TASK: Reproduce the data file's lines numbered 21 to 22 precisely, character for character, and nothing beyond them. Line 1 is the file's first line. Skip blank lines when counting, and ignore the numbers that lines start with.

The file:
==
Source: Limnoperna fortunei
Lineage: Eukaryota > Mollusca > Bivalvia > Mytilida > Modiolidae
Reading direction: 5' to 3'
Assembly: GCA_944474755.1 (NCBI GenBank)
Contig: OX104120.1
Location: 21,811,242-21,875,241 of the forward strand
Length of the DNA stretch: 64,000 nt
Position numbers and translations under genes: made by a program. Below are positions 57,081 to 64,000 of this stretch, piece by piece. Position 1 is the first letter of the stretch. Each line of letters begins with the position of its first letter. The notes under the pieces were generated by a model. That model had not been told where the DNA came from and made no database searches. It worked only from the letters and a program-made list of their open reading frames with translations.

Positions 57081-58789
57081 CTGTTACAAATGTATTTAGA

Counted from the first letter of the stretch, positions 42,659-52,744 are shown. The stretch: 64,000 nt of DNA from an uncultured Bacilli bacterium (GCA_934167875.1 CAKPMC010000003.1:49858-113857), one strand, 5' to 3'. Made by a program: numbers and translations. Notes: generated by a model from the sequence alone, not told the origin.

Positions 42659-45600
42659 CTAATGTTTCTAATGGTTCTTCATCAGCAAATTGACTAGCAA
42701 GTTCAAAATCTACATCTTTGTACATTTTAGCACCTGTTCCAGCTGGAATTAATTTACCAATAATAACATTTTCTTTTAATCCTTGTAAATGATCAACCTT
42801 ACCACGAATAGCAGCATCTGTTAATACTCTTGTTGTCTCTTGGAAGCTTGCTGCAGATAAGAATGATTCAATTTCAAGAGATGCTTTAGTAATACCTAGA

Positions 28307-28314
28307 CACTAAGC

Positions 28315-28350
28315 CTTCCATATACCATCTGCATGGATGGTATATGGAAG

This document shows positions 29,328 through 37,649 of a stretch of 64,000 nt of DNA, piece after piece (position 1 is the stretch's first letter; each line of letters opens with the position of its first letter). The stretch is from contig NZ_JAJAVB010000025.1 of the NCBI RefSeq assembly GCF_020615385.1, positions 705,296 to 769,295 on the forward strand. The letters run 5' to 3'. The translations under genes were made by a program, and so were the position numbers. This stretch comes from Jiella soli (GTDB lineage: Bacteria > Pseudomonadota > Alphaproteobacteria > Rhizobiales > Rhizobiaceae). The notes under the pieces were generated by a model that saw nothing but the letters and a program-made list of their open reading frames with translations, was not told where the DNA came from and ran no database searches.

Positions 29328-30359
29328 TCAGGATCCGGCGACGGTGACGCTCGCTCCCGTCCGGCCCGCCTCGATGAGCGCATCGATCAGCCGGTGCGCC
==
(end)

Positions 29328-30359
29328 TCAGGATCCGGCGACGGTGACGCTCGCTCCCGTCCGGCCCGCCTCGATGAGCGCATCGATCAGCCGGTGCGCC